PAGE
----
Moving to pitching, I’m looking for starters that are in between their 2nd and 7th year in the league.  Pitchers in that bracket tend to have a high strikeout rate and can go deeper into games. Going deeper into games increases the potential for Wins, K, and better ratios.  Older pitchers done at 100 pitches have less of a chance of pulling out wins in this era of bullpenning. Rookie pitchers are out of my target age bracket because of growing pains and shutdowns due to workload at the end of the season.  

Tommy John surgery can happen at any pitcher at any time it’s unavoidable.  Older pitchers may show signs of shoulder problems and more importantly back problems.  The velocity goes down incrementally making the hurler get by more on guile than stuff. Harnessed stuff outperforms guile in fantasy leagues.               

Take Clayton Kershaw as an example, had a terrific age 27 season, was effective in 21 starts at 28, lights out at 29.  Age 30 was still solid, but the strikeout per 9 dropped a bit. For the early round draft choice required to take Kershaw, that fantasy owner didn’t get return on his value.  In my theory Kershaw won 21 games in his 7th season, but went on to have value afterwards. I missed out on that production, but also wasn’t left holding the empty bag in 2018.      

With an 82-game season in the game of basketball I am very strict in terms of age limits. I’m looking for players aged 28 and under especially in weekly lock leagues.  Younger players play more games and more minutes which in turn leads to more stats. Younger players don’t break down as often and don’t have maintenance days. Following the idea by Gregg Popovich teams are starting to build in rest days to the schedule.  Can’t completely avoid the rest days, but try my best to limit them. Lebron James in 2017-2108 blows a hole in my theory playing his only 82 game season at age 33. This season however at age 34 played a career low 55 games. I squeaked out a championship in my basketball league this season.  LeBron James cost $51 dollars at the draft. For that amount I was able to draft Devin Booker $23, Rudy Gobert $22, and Luka Doncic $6. I got maximum value on my $51 dollars and the team with LeBron ended up going 6-14 on the season.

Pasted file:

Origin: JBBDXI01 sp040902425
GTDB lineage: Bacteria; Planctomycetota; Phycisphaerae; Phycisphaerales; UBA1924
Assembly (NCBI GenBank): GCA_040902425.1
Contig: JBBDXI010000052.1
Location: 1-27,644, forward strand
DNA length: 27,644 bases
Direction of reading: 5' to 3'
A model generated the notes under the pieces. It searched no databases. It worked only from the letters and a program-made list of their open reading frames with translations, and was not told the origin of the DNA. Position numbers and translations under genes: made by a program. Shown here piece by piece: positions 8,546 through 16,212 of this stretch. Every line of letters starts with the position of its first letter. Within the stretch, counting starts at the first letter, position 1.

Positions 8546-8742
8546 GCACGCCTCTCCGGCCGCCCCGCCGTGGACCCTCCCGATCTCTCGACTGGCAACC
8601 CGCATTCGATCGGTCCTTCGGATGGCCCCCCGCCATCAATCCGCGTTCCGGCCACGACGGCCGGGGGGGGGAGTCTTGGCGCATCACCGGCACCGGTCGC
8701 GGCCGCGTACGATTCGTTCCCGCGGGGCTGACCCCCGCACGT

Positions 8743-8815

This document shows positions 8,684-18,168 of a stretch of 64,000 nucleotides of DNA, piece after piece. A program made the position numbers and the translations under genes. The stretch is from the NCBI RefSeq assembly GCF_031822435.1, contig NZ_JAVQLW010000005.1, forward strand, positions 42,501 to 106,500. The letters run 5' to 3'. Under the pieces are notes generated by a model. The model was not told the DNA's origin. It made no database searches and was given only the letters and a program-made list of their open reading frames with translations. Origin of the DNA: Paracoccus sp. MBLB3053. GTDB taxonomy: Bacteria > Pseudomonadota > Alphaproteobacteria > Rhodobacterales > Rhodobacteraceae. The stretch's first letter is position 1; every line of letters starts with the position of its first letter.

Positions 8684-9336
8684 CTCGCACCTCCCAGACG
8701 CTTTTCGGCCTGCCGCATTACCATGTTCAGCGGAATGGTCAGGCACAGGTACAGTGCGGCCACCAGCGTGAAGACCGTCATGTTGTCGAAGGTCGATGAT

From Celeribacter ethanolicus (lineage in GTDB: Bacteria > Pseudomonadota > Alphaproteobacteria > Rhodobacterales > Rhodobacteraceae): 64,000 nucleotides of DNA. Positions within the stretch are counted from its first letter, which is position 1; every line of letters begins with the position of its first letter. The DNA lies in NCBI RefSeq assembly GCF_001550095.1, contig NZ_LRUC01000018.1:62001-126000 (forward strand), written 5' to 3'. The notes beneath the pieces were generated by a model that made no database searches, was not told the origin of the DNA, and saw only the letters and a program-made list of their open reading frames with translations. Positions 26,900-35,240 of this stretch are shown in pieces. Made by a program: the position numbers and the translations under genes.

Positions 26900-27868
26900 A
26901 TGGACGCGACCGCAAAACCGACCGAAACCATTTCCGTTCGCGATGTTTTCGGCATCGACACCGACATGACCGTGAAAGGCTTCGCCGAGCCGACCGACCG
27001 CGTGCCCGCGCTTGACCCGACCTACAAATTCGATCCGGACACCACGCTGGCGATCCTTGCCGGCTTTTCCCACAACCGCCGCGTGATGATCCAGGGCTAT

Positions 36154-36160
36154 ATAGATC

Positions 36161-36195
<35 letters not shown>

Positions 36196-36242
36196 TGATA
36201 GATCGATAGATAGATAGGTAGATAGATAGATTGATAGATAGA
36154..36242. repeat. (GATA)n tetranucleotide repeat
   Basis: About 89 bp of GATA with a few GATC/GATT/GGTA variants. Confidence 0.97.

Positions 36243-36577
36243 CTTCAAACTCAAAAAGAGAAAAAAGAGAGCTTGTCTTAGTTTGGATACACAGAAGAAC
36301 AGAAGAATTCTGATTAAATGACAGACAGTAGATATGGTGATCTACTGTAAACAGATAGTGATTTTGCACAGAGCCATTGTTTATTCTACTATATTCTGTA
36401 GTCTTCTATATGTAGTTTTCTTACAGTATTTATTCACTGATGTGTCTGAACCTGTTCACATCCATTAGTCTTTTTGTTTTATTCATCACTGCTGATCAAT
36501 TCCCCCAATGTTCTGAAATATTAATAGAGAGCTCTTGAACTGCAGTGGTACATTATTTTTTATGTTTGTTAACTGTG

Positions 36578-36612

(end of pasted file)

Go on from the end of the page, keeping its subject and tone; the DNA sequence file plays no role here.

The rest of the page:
Football I view in a similar fashion.  Running backs John Riggins, Curtis Martin, and Thomas Jones all had great seasons into their 30’s, however a majority of backs that age go the other way.  I’m looking for running backs in between their 1st and 6th seasons. Running backs take an absolute beating playing the position. I tend to track Yards Per Carry like a hawk each season as I prepare for drafts.  If the YPC slipped was it poor line play, inept scheme, or diminishing skills? Often it’s due to loss of skills at that age. I tend to have the Hugh Hefner approach to running backs, I’m always looking for newer younger models.  

Wide Receivers the age bracket I’m looking for is between their 1st and 8th seasons.  Medical marvels like Jerry Rice and Randy Moss are exceptions to the rule. I’m tracking yards per catch totals in comparison to career average.  The YPC can give me an idea if a receiver still has the ability to take one to the house at a moments notice. If the YPC is falling the receiver slides farther down my draft board.       

Tight Ends I will often put a premium on the position and draft one of the top options early in drafts. The top options tend to fit into my age brackets as well.  Having a premium TE is a such a huge advantage. The amount of TE that break out each season to make a difference is so small in comparison to RB and WR.

Quarterbacks are the one position where I will consider drafting a little older player.  Escapability and arm strength are the aspects I look for in drafts. If a QB has his feet in cement, I’m avoiding him like the plague.  Drew Brees and Tom Brady are sure fire hall of fame QB’s however I question their ability to be able to crank it up for 16 games. With the amount of passing that takes place in the league, younger options are available later in drafts.     

I’ve really tried to refine my age brackets each season to fit how the leagues are trending.  Avoiding the older players is not a sure fire way to winning, I’ve missed on quite a few good performances by veteran players.  To minimize my risks I’m always looking for youth that is on the upswing. The strategy allows me to hit on lottery tickets and turn over my roster for the next big thing.  Most importantly the strategy is the best way I’ve found to limit injuries.